While the best food to feed your baby is mother’s milk, there is no doubt that eventually he or she will need to start eating other foods.

The first other food parents and caregivers need to provide babies will probably be baby formula. This can be a substitute for mother’s milk when mothers are not breast feeding or for when it is inconvenient to do so.  

Once your baby stops displaying her tongue-thrust reflex that she uses to nurse, has doubled in weight, and can hold her head up straight, she should be ready to start trying pureed real foods. Another good sign that she is ready to try other foods is when nursing no longer fully satisfies her. All of these signs should take place when she is from four to six months old.   

Now, of course, your five month old is not going to start out with steak and salad. No, he needs to go soft and slow. Great starter foods that also happen to be very healthy are mashed up avocados and bananas. Two other good starter foods are rice porridge with over-cooked grains of rice and oatmeal. Use small, rubber-tipped baby-feeding spoons to feed your baby. When the time comes to feed heated food, get the heat-activated spoons that will change color to alert you when the food is too hot.

At this stage you should talk to your baby’s doctor about food allergies. Generally speaking, you do not want to give your baby eggs, honey, or nuts until you know it is safe to do so.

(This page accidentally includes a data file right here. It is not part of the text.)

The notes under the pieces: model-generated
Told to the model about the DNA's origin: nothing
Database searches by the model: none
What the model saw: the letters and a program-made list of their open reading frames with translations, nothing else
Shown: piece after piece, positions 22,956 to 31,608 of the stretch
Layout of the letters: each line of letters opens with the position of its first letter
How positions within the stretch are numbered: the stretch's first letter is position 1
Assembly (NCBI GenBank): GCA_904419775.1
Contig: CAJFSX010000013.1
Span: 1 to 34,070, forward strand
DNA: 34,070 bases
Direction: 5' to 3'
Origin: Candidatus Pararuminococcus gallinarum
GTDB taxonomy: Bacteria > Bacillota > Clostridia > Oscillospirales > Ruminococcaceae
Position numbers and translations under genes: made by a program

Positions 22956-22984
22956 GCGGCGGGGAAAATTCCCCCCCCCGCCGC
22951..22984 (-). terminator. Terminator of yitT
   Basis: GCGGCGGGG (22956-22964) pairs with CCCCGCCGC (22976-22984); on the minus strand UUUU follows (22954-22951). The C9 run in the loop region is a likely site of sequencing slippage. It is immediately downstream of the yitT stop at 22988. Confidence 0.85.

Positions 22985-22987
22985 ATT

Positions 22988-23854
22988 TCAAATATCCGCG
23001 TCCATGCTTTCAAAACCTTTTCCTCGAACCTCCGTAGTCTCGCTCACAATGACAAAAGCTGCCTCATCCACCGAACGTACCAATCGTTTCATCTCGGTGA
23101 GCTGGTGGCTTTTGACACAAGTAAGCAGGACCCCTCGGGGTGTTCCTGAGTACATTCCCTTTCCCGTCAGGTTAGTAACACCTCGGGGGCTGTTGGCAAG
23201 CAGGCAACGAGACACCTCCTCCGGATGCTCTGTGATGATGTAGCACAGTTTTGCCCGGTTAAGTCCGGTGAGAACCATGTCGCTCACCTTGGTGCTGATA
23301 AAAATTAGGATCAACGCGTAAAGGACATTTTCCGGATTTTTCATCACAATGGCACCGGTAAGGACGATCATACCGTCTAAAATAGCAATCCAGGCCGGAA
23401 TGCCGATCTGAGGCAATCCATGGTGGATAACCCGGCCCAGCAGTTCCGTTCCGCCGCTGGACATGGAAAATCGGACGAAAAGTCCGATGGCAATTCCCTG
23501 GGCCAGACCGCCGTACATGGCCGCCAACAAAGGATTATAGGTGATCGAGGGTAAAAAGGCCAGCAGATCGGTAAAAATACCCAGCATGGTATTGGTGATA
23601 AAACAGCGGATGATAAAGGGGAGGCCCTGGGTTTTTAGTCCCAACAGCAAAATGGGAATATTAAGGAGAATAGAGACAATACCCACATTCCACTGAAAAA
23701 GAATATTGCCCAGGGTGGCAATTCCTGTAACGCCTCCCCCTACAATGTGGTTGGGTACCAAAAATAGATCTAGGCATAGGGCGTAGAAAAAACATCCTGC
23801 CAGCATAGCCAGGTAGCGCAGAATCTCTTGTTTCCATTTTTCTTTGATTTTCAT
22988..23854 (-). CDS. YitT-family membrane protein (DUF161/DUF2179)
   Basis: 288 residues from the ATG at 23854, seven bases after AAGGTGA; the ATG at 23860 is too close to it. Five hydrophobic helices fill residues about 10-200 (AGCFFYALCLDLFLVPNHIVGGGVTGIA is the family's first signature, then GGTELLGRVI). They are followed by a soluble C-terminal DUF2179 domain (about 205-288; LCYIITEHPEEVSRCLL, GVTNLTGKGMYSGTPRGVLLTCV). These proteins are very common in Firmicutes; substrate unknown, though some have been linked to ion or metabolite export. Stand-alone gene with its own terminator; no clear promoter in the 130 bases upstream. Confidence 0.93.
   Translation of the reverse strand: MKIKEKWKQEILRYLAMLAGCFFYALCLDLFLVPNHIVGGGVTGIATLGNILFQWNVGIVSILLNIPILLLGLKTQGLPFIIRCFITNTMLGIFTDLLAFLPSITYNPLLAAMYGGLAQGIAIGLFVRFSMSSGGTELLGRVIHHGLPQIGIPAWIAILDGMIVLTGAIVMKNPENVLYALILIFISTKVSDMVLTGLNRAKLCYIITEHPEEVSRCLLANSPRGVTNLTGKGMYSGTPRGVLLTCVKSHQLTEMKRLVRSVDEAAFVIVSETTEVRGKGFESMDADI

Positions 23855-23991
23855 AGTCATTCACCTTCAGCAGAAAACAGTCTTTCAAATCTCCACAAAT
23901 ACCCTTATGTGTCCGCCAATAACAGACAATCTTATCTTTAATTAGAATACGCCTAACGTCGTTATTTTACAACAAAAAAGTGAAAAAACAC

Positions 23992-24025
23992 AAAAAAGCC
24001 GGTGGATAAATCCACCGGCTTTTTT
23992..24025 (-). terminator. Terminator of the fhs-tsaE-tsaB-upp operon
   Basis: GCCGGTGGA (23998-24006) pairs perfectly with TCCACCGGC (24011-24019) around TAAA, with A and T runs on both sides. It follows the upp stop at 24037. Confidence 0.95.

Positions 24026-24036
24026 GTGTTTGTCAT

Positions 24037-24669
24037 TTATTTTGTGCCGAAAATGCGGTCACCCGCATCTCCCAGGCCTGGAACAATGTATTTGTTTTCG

As you are making the transition from breast milk to real food, make sure your baby has access to both. Although you should not force the issue, most pediatricians and nutritionists agree that you need to at least start this process by the time your infant is six months old. Waiting longer than this can lead to her rejecting solid foods later on.   

Once your baby is readily accepting banana, avocado, rice, and oatmeal, start experimenting with other pureed vegetables and fruits. Since babies (and adults) prefer sweet foods, they tend to reject vegetables in favor of fruits. You can fight this trend by mixing vegetables with fruits or simply only giving your baby vegetables until she starts accepting them.

Parents and caregivers need to understand that babies will reject foods. The key is not getting frustrated and then trying again later. Being consistent and persistent is the key to getting your baby to eat right. As your baby matures, she will start eating more and more solid foods. As this happens and her body strengthens so that she can sit upright, you will need to get a highchair and unbreakable baby bowls and plates.

When your baby is sitting up, you can stop pureeing food items and simply mash them instead. Since this will be a new texture for most food items, there is a good chance your baby will reject some of them. But just keep at it, and he will soon be accepting most of them.